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ONE NIGHT, when Michael Stoops was a boy, his grandfather froze to death alone on a riverbank.

The old man was an alcoholic, and he just never made it to shelter that night.

The memory of his grandfather, and the thought of 3 million Americans today who don't have permanent shelter, are two of the reasons Stoops does what he does -- advocate full time for the homeless.

Stoops, 40, is assistant executive director and field coordinator of the National Coalition for the Homeless, in Washington, D.C. He is visiting Buffalo this week to help local groups devise tactics to deal with the problem in Western New York.

The more glamorous part of Stoops' job is traveling to different cities every month and calling attention to homelessness, through such actions as celebrity "sleep-outs" with people like Martin Sheen and the late Mitch Snyder. Snyder, the homeless activist who committed suicide in July, was Stoops' friend.

But that's not what Stoops is doing in Buffalo. Buffalo is not ready for homeless demonstrations, one local activist told Stoops at a Main Street shelter Wednesday morning.

No problem, said Stoops, whose group is known for more confrontational tactics. "My group learned a long time ago that you need to be militant in a good way. . . . In some places hunger strikes and civil disobedience are not always the best thing."

Instead, Stoops is here for what he considers the more difficult task of coalition building and quietly getting more people to think about the bigger picture.

"It should really be a thousand points of agitation," Stoops said. "Mother Teresa characters are fine. Mitch Snyder characters. But we need to organize the public (on a bigger scale) to create organizations to deal with the issue."

Stoops was invited by the Coalition of Emergency Assistance Providers, a group of about 70 agencies that serve the homeless in Western New York. The agencies think they should be better coordinated to help the more than 7,000 people who are homeless at one time or another during the year, and to force political change on their behalf, said Karen Klementowski, chairwoman-elect of the coalition and program director at Lake Shore Community Mental Health Center.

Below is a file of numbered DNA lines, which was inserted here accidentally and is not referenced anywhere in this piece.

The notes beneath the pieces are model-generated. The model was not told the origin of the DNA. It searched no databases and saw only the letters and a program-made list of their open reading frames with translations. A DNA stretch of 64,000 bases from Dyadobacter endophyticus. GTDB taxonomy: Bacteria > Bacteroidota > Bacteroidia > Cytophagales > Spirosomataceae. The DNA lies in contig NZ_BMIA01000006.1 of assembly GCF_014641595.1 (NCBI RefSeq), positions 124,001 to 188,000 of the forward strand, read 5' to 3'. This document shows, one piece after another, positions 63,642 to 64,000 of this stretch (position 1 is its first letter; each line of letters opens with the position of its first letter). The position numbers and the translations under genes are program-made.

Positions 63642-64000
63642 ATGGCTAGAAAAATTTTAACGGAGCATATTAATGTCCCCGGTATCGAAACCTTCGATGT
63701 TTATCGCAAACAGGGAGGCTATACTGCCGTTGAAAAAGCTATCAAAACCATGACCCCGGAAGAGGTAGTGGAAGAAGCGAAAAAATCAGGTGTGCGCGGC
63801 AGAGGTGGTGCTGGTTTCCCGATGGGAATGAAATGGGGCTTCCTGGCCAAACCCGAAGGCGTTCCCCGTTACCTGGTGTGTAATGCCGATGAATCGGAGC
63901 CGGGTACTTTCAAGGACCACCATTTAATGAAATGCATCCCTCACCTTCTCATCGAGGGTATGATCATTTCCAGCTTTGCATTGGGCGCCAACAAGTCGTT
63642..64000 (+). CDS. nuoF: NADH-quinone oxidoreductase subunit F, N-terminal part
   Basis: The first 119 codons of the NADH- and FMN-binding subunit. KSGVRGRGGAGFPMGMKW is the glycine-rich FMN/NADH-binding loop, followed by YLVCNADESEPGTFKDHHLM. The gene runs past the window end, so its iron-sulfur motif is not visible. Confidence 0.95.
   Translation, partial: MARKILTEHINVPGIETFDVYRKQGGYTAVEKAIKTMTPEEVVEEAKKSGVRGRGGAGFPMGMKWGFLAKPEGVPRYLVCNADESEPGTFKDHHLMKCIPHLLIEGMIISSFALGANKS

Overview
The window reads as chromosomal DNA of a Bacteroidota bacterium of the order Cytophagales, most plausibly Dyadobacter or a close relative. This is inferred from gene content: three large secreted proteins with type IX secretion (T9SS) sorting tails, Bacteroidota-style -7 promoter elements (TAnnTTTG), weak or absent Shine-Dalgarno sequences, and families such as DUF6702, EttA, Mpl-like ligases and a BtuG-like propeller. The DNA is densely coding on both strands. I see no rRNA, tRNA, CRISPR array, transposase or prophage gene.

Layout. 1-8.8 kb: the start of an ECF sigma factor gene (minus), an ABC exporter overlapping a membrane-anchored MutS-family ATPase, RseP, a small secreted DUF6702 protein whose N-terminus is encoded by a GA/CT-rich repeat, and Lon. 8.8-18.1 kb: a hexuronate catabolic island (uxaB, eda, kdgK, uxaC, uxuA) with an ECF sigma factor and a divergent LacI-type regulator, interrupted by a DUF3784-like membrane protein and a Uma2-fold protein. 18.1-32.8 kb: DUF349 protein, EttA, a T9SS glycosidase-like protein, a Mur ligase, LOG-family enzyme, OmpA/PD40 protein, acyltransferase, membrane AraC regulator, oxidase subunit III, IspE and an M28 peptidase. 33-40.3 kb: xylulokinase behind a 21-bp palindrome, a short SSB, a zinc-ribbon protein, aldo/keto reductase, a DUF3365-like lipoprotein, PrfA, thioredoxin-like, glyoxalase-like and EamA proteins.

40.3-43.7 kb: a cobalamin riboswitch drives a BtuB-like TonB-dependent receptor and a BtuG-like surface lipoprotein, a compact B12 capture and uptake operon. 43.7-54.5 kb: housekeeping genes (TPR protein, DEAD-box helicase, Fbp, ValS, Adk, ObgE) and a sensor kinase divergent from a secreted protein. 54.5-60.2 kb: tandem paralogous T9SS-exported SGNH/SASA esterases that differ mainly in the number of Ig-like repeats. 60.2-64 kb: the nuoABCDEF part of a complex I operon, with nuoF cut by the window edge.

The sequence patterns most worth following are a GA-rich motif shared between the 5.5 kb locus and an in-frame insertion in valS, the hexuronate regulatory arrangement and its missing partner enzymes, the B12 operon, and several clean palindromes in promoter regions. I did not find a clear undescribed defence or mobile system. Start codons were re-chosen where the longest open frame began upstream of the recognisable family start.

Coalition members began filling Stoops in on the local situation Tuesday night in the Little Portion Friary, 1305 Main St., a shelter for men and women. Stoops was spending the night in one of the shelter's neat, compact bedrooms.

One of the keys in Buffalo will be to get homeless men and women themselves involved in fighting for more low-income housing and other issues, Stoops told the little group that pulled up chairs in the Friary's kitchen.

"We (homeless activists who aren't homeless) are never going to solve this problem, because we are not as angry as we should be and not as compassionate as we could be," he said. "We need to organize a non-violent army of homeless people. We have to make sure homeless people are involved in running the shelters and the housing projects."

Stoops, with kindly crinkles around his eyes and a quiet voice, comes off more like Henry Fonda than a veteran activist. Like a Fonda hero, he communicates conviction by means other than a loud voice or wild gestures. He admits he's usually not the one in the movement who gets bitterly confrontational, as Snyder would.

"People have different gifts," he said. "I don't like yelling at people. I'm different from Mitch Snyder. We can all help in different ways."

He attended Ball State University in Indiana -- "which also graduated David Letterman" -- and spent his 20s as a social worker, community organizer and lobbyist for various causes in various cities. Ten years ago he started focusing on homelessness, and he moved to the Washington office of the National Coalition.

Sauntering along in blue jeans, a checked shirt and a knit cap, he seemed endlessly curious and friendly during a tour Wednesday of shelters, soup kitchens and legislative chambers.

"If men and women are willing to go to Saudi Arabia and put their lives on the line for a barrel of oil, maybe it's time to put lives on the line for homeless people who are dying," he said.

He showed evidence of the wrongheaded thinking about homeless people that still exists: Walt Disney is marketing a toy character this Christmas called "Steve the Tramp," a homeless person described on the box as a "public enemy . . . stinking up the city."

He asked about public housing units in Buffalo subsidized by the U.S. Department of Housing and Urban Development even though they are empty, while people go homeless. In other cities, squatter movements and civil disobedience are surfacing in response to wasted housing, he said. Homeless people in Minneapolis nailed boards on the windows of the local HUD office, a symbol of the boards barricading unused public housing stock.

Dr. Darwin Overholt and his wife, Christine, welcomed Stoops to the City Mission and its affiliated Cornerstone Manor for homeless women and children. Stoops said the facilities together make one of the largest mission operations anywhere in the country.

But he also urged the Buffalo coalition to look beyond emergency sheltering to the root reasons that some people have no place to go at night.

"Shelters and missions are fine," he said. "But giving someone three hots and a cot is not going to change his homelessness."

Protests are surfacing in response to wasted housing.

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